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Star Trek: Voyager – Q2 (Review)

Q2 is an episode very much in keeping with the ethos of Star Trek: Voyager, particularly at this point in its run.

It isn’t just the strange nostalgia that permeates the episode, opening with an extended oral presentation from Icheb on the heroic exploits of James Tiberius Kirk from the original Star Trek and extending through to the unnecessary return of a beloved recurring guest character from Star Trek: The Next Generation. Nor is it the awkwardness with which Q2 affects a half-hearted compromise in its final act, with the series paying lip service to the fact that its omnipotent (and mostly friendly) guest star could get the crew home with a click of his fingers, while refusing to do that because it would break the series.

“Q2 ratings are way up!”

The essential Voyager-ness at the heart of Q2 is much more profound than all of that. It has to do with how the series treats is returning guest star. Q has been a part of the Star Trek universe dating back to Encounter at Farpoint. John de Lancie has been a recurring guest star on the franchise for thirteen-and-a-half years. Although de Lancie has aged relatively well, and although suspension of belief easily allows for it, even Q himself seems much older between his first and last appearances in the television franchise.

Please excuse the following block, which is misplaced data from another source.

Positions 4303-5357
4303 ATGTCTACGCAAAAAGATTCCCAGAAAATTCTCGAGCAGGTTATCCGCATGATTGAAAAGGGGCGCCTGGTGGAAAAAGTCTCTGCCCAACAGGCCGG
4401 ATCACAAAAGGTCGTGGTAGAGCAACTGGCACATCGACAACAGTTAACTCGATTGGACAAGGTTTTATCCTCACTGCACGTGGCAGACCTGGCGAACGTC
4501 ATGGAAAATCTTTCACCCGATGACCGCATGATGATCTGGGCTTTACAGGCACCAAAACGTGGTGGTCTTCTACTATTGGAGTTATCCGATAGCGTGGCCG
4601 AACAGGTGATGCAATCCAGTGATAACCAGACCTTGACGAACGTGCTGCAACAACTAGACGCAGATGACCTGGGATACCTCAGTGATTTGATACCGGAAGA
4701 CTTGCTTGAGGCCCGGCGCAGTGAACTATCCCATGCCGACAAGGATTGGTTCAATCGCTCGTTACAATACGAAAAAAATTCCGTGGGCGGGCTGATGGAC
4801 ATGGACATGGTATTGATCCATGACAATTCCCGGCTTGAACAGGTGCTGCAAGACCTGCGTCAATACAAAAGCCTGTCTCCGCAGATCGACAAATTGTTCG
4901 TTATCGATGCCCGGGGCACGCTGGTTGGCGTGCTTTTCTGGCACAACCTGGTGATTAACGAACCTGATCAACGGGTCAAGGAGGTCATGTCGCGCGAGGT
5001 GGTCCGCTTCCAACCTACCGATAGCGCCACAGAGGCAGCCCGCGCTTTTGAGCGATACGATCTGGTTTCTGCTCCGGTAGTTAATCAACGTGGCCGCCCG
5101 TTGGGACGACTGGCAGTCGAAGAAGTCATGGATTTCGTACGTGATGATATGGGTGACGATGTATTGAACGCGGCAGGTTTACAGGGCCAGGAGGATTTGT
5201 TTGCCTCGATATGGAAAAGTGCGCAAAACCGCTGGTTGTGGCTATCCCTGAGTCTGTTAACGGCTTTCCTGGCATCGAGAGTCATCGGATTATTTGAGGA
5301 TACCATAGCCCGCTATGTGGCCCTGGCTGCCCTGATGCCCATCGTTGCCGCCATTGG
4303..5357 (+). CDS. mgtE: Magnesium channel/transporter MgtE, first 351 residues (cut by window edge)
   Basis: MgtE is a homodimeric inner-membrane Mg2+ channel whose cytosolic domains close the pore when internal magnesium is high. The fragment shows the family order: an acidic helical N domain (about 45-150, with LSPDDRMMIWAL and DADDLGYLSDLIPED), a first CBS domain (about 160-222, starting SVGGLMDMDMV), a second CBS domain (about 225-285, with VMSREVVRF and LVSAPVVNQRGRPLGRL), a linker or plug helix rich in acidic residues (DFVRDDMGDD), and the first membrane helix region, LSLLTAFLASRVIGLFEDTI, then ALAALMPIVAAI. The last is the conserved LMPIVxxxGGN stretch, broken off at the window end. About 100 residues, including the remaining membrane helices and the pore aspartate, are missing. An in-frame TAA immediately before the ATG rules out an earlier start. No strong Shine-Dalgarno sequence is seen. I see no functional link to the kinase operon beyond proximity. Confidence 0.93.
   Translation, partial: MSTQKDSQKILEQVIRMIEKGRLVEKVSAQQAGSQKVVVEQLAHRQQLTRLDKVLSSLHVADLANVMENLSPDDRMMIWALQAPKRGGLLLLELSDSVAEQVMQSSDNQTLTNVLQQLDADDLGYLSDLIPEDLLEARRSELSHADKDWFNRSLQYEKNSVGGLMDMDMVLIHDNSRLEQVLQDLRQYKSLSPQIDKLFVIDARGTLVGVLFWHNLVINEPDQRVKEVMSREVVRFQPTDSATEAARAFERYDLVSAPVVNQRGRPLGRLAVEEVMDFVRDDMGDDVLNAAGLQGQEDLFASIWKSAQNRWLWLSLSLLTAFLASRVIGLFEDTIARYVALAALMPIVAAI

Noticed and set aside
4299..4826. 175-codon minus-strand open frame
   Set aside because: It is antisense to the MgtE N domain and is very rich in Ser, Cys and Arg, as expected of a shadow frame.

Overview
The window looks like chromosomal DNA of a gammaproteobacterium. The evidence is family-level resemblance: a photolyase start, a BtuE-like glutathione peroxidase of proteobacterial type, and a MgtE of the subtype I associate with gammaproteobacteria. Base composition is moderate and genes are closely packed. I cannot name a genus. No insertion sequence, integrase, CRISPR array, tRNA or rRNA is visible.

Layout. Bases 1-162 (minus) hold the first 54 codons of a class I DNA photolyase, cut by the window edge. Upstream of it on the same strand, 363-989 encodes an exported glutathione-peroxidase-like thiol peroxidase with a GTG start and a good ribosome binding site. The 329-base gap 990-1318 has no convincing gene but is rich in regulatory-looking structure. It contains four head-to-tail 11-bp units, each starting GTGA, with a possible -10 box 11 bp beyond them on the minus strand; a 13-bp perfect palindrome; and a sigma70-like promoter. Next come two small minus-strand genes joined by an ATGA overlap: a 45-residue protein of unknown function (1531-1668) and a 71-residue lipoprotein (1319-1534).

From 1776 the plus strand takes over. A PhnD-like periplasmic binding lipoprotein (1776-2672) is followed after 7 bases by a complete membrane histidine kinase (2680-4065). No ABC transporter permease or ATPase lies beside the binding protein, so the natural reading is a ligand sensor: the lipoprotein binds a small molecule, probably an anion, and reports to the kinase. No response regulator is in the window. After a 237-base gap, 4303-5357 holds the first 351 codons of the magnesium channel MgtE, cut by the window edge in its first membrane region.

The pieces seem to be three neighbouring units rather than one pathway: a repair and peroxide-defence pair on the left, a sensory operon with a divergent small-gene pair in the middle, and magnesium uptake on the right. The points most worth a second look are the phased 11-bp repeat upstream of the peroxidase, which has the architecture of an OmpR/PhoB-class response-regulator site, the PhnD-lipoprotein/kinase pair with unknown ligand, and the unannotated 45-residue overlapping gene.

However, Q2 takes a character who was introduced as an immortal and all-powerful trickster god in The Next Generation, and transform him into a stressed middle-aged parent by the end of Voyager. This is a very Voyager approach to characterisation and development. It is how the series has approach many of its characters. In Caretaker, Chakotay was a rebel, Paris as a rogue, and Neelix was a free-wheeling trader; within the show’s first season, all of those rough edges have been filed off. The decision to do that with a character who is effectively a trickster god speaks a lot to the central philosophy of Voyager.

Not kidding around.

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